Grateful Dead

June 6 - June 12, 2011

Tapers Section By David Lemieux

Road Trip to the Rockies, ’73 Style!

It’s been a while since we’ve dipped into the uniformly magnificent fall of 1973 (the epic Winterland 1973: The Complete Recordings came out three long years ago), and we’ve never put out a Road Trips from that year, so it’s high time we did! And you’ll have a high time getting lost in the majesty and mystery of Road Trips Vol. 4, No. 3, which consists of the entire November 21, 1973 concert at the Denver Coliseum spread across two-and-half discs, and then an excellent sequence of tunes from the second set of the previous night’s Denver show (11/20/73)!

Colorado has been fertile Grateful Dead Territory since the band’s first foray at the short-lived Denver Family Dog in 1967, and by the time 1973 rolled around, the group had built a large and loyal following there the old-fashioned way—by playing killer shows! Y’know, we often talk about the deluge of great tunes that came into the Dead’s repertoire during that fabulously fecund 1969-70 time period, but from the summer of ’72 through the summer of ’73, there was a veritable psychedelicornucopia of wondrous new Dead tunes introduced, including a handful that appear on this edition of Road Trips: “Here Comes Sunshine,” “Mississippi Half-Step,” “Weather Report Suite,” “They Love Each Other,” “Stella Blue”; each a classic in its own way, and indicative of some of the exciting new directions the Dead’s music was heading.

All of those except “They Love Each Other” turned up on the Dead’s exceptional Wake of the Flood album, released in mid-October 1973. It was the band’s first studio record since American Beauty three years earlier, and also the maiden release on their own Grateful Dead Records label, so they were way jazzed to be out there on the road digging into their recent tunes, several of which proved to be fine jamming vehicles and were instantly popular with the group’s ever-growing fan base.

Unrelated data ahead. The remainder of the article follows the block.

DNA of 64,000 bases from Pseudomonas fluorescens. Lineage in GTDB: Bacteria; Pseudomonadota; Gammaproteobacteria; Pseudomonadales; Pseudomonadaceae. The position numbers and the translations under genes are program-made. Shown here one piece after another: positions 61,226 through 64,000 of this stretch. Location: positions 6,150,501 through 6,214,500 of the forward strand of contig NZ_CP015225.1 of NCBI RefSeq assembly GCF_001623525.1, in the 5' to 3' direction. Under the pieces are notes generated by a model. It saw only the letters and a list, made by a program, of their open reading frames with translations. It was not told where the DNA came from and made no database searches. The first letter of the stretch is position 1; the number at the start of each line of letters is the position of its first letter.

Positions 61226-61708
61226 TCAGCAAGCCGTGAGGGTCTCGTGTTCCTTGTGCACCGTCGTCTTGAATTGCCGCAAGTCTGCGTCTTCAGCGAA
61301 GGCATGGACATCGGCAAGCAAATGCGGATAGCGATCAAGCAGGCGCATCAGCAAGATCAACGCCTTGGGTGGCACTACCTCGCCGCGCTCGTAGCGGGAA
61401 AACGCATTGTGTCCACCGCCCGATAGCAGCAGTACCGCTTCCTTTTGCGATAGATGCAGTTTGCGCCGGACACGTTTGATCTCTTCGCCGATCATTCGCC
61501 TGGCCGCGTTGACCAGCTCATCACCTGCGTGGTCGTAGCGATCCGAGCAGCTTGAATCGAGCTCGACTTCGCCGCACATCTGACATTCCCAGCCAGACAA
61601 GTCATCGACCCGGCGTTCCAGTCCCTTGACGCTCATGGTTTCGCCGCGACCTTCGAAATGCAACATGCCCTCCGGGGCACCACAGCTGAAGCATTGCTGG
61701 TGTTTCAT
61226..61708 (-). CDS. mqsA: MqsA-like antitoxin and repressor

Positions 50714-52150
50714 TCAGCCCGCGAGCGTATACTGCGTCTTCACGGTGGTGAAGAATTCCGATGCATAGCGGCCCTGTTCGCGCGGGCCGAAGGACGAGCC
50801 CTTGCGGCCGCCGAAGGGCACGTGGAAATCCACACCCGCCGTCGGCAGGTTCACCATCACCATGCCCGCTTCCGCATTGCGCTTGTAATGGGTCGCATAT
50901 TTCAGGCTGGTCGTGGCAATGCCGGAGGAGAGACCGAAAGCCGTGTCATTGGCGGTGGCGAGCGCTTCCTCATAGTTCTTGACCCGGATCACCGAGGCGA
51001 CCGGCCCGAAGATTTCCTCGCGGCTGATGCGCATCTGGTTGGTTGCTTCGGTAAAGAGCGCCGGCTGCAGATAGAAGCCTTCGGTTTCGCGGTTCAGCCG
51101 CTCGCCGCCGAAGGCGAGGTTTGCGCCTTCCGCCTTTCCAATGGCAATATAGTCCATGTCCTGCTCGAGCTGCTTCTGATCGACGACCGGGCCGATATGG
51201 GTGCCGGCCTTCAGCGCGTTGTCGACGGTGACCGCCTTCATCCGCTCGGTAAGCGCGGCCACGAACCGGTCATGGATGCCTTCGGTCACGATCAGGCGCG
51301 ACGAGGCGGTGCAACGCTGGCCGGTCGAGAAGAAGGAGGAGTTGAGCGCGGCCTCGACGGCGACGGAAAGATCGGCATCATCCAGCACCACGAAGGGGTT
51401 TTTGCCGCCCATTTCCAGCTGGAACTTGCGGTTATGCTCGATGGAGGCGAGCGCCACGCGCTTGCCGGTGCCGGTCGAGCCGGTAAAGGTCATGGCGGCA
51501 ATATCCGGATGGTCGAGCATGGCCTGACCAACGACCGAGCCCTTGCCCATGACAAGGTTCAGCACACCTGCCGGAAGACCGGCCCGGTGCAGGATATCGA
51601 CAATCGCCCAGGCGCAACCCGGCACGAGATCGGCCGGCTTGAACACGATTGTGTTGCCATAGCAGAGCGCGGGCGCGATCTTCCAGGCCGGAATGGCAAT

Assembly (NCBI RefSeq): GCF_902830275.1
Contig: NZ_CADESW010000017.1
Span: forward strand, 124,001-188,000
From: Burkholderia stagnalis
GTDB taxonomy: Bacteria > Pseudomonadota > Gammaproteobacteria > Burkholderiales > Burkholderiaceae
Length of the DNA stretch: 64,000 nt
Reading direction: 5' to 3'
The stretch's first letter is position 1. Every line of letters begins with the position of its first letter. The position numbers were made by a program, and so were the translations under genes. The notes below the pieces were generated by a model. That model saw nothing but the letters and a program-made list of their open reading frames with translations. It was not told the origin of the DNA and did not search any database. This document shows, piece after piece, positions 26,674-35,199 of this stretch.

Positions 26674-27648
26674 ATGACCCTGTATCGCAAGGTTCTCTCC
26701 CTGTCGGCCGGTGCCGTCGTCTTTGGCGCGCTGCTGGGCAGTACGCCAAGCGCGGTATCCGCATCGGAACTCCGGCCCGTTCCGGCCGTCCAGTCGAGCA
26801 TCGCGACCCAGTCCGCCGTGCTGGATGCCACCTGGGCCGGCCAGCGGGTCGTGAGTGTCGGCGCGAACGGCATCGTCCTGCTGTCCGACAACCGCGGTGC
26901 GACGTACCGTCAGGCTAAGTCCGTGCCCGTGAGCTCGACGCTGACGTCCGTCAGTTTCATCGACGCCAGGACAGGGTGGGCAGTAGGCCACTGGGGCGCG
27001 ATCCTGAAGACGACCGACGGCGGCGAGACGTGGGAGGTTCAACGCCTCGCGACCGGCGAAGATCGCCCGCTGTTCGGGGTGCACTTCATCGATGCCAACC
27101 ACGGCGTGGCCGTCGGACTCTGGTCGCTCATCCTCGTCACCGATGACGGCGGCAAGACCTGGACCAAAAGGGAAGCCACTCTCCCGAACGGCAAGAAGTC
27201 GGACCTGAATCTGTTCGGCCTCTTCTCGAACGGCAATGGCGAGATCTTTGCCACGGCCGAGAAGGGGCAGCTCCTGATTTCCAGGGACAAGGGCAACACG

The first set of 11/21/73 is a rock-solid and varied collection of tunes, including several “western” numbers (“Jack Straw,” “Me and My Uncle,” “Mexicali Blues”), a lovely “Brokedown Palace” (remember when that could turn up almost anywhere in a show?), a lilting and crystalline “Here Comes Sunshine” and a beautifully developed “Weather Report Suite”—already a monumental song after just three months!

The second set is where the fireworks really go off, however. It’s dominated by a spectacular hour-long medley that begins with “Half-Step,” segues into “Playing in the Band,” travels 715 miles due south for a little gunplay in “El Paso,” dips back into the “Playing” jam for spell, then into a superb “Wharf Rat,” back to a dynamic “Playing” reprise, and is topped off by one of the best versions of “Morning Dew” from this period. Nice! There’s plenty of show after that, too, with “Truckin’” rolling into a rare “Nobody’s Fault But Mine,” then “Goin’ Down the Road” and “Saturday Night” as the rockin’ capper. “Uncle John’s” is the perfect anthemic encore.

Filling out Disc Three is a meaty triumvirate from 11/20 consisting of “Truckin’,” a typically convoluted and exciting “Other One,” and then a lovely “Stella Blue” that ends this Road Trips on a particularly poignant note.

As always, there is a CD booklet containing an essay about the show and period photos, and sonically this is certain to meet (or exceed) your expectations—once again it has been mastered to HDCD specs for maximum punch and clarity.

To see the complete song list for the three discs and to order this satisfying slice of Rocky Mountain Dead, click here.

- Blair Jackson

Note: Subscribers to the Road Trips series will receive their exclusive Bonus Disc with the mailing of this Denver set.

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lamagonzo (not verified)
From the constellation Ventuar --

What a comfy venue with the horse stalls and the beach and the general air of privacy the heads had there. Just far enough North of LA to completely lose the city vibe. "I Just Want"
was one of those rare Jerry covers that was played like 5x.

I don't know about "penultimate" describing the 86 RFK shows. I heard Jer was pretty exhausted and the band never played another gig without air-conditioning after that.

Gr8fulTed's picture
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Ventura

Wish I could have attended a show in Ventura, like the one here from 7/22/84. I did catch a northbound train in Oxnard once, a long time ago...

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